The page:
Annemarie Schumacher Dimech Co-founder and President, Women's Brain Project, Guntershausen, Switzerland
Program Manager, Palliative Care, University of Lucerne, Lucerne, Switzerland.
Dr. Annemarie Schumacher Dimech obtained her first psychology degree with honors from the University of Malta, and holds an MSc in Health Psychology from the University of Surrey (UK) as a Chevening Scholar. In 2010, she obtained her PhD at the University of Bern.
Her fascination with the interaction between body and mind motivates her to study physical and environmental factors affecting brain and mental health. The sex and gender differences in various socioeconomic and psychological factors affecting brain and mental health was Dr. Schumacher Dimech's motivation to join forces with Antonella Santuccione Chadha, Maria Teresa Ferretti, and Gautam Maitra to found the Women's Brain Project. In her pro bono work with the Women's Brain Project, she contributes a psychosocial perspective to various WBP activities including educational events as well as publications, research, and other scientific events.
Today, she is employed at the University of Lucerne where she developed and is heading its programme of further education in Palliative Care and is currently President of Women's Brain Project.
Antonella Santuccione Chadha CEO pro Bono Women's Brain Project, Guntershausen, Switzerland
Head of Stakeholder Engagement for Alzheimer's Disease Biogen International. Vice-President at Euresearch, Switzerland.
Dr. Antonella Santuccione Chadha is a medical doctor with expertise in clinical pathology, neuroscience and psychiatric disorders. She is head of stakeholder engagement for Alzheimer's disease at Biogen. She is co-founder and CEO of the non-profit organization "Women's Brain Project which is addressing the influence of sex and gender on mental and brain diseases. She is the Vice-president of Euresearch. As a medical doctor, Antonella has decades of experience in preclinical research, patient treatment, clinical development, medical affairs and setting up the international regulatory framework for Alzheimer's disease.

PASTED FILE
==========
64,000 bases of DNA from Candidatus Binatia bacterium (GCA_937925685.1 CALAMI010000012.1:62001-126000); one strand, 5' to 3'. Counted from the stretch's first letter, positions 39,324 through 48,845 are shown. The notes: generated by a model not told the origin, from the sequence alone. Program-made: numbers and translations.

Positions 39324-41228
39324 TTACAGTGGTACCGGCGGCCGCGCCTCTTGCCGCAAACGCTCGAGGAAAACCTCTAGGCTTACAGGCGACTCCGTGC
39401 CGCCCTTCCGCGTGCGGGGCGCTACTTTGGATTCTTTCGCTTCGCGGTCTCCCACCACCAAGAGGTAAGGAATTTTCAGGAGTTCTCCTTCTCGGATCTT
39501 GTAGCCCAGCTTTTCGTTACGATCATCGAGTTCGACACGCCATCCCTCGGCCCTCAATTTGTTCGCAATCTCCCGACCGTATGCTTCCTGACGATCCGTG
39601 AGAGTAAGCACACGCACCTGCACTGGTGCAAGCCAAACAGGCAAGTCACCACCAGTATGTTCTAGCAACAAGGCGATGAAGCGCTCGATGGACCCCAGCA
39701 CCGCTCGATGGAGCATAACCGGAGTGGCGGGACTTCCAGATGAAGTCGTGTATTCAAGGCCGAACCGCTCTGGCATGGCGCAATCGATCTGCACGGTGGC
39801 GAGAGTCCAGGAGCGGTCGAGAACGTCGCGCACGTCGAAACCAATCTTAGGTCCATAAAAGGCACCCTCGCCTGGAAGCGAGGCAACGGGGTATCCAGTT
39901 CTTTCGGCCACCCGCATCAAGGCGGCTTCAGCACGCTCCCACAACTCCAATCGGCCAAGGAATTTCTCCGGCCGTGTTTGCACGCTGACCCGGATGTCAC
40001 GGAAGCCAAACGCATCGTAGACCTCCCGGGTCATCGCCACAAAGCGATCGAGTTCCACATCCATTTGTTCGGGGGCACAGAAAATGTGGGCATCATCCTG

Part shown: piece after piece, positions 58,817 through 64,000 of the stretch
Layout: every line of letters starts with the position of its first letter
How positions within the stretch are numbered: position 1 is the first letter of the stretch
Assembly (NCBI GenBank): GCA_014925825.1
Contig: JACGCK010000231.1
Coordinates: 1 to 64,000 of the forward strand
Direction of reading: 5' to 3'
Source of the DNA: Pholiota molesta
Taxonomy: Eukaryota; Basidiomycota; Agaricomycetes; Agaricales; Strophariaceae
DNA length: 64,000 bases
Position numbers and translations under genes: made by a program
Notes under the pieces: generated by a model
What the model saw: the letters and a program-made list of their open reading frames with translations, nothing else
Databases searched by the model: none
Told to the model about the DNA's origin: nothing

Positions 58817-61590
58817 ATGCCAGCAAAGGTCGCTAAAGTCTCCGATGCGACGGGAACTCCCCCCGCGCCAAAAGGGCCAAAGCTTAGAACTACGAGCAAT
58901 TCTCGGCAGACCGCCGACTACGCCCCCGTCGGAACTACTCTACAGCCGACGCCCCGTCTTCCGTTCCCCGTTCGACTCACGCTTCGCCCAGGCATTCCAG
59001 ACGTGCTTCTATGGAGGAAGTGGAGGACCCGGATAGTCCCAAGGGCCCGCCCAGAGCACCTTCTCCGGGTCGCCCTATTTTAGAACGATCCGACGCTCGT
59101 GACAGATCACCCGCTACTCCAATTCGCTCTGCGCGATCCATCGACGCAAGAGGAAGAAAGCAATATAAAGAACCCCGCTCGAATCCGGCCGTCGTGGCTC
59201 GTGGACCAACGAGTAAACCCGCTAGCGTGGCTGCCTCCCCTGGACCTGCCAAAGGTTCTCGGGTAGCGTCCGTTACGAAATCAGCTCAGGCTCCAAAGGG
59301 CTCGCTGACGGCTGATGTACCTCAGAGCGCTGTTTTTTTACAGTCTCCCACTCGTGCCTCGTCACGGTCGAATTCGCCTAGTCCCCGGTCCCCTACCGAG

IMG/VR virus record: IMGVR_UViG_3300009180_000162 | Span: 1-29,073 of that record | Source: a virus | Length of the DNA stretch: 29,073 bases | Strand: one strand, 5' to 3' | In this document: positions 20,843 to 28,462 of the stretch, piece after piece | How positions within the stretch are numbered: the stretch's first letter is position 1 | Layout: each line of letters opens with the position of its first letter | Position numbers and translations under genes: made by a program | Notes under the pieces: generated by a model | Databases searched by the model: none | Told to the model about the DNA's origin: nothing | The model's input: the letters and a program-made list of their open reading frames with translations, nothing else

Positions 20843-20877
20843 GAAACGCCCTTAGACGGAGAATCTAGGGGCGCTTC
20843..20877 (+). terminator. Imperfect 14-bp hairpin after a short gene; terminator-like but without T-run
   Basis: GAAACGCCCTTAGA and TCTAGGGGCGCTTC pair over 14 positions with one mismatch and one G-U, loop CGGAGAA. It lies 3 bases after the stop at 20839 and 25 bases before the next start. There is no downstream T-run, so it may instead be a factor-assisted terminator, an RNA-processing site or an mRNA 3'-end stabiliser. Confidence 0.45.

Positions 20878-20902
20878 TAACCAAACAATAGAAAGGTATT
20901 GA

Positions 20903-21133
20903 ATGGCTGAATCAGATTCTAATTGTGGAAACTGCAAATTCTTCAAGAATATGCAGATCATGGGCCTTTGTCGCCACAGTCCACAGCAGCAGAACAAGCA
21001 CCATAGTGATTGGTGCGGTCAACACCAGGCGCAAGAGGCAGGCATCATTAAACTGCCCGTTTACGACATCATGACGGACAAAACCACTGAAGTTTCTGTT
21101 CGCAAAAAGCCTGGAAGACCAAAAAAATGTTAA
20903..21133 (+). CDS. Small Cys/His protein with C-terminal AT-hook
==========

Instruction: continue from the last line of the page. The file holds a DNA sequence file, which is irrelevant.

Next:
Always focused on solving the puzzles related to Alzheimer's and other psychiatric diseases, she has worked with Swissmedic, the Bill and Melinda Gates Foundation, several European universities, the EU Commission Directorate for Health and Food Safety, the World Health Organization, the CEOi and several Alzheimer's' disease Organizations. Since 2018 she is listed among the top 100 Women in Business in Switzerland and in 2019 she has been elected Woman of the Year in Switzerland by the Magazine "Women in Business".
In 2020, she received the World Sustainability Award for her involvement in advancing Precision Medicine. She also received the award "Premio Medicina Italia for her contribution to the management of the pandemic.
Dr. Santuccione Chadha is keenly interested in removing bias when developing solutions for mental and neurological diseases to achieve precision medicines.